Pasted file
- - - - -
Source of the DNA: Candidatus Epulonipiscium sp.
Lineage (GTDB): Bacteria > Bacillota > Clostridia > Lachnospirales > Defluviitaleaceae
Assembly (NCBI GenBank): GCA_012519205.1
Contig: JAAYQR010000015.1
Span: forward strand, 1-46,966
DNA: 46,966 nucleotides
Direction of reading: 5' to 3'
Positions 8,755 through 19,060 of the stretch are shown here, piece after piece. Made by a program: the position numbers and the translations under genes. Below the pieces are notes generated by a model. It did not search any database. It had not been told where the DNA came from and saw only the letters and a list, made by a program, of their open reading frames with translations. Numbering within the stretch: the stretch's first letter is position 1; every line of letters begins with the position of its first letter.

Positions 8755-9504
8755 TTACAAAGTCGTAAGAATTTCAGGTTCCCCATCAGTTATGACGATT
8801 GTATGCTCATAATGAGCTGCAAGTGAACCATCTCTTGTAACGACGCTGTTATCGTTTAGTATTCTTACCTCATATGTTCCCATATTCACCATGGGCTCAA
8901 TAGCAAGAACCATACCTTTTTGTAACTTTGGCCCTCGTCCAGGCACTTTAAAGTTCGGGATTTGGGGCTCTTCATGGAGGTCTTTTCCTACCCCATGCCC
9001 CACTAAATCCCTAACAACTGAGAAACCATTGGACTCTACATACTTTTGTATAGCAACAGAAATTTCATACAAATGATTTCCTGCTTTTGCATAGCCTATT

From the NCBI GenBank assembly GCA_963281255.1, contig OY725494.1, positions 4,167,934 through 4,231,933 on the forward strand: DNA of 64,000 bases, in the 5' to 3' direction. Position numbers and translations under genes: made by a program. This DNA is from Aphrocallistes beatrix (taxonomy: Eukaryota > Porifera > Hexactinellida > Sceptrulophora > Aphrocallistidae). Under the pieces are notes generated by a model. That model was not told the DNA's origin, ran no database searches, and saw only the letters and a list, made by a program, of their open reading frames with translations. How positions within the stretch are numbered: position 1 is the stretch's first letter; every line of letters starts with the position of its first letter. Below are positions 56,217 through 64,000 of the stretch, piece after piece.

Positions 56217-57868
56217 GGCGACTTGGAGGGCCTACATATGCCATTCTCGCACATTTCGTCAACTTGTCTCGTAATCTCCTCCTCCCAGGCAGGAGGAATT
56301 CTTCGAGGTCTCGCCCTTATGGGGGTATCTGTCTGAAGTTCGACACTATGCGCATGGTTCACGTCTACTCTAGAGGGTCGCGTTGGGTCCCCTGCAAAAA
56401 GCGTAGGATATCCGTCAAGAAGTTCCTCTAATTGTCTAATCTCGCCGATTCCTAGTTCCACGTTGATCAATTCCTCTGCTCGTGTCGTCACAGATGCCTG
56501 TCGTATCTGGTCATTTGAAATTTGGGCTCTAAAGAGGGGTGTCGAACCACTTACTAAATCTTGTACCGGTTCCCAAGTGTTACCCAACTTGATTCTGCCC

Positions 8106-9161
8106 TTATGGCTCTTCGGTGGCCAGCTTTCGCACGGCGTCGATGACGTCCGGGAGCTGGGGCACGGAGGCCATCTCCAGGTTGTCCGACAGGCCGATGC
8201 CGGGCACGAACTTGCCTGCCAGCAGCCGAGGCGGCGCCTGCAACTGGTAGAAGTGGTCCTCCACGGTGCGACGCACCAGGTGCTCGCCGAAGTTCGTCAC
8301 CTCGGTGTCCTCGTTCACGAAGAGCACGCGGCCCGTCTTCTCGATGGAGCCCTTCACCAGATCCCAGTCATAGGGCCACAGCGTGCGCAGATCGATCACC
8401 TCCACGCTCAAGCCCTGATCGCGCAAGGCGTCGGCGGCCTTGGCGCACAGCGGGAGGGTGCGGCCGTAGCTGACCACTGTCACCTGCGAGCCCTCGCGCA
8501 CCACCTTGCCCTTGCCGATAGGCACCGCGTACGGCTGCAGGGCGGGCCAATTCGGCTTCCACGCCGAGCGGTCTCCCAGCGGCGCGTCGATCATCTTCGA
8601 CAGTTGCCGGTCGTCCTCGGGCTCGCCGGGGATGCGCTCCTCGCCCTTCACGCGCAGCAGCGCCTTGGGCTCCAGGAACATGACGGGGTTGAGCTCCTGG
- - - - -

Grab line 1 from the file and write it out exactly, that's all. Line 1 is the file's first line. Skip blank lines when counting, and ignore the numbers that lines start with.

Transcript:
Source of the DNA: Candidatus Epulonipiscium sp.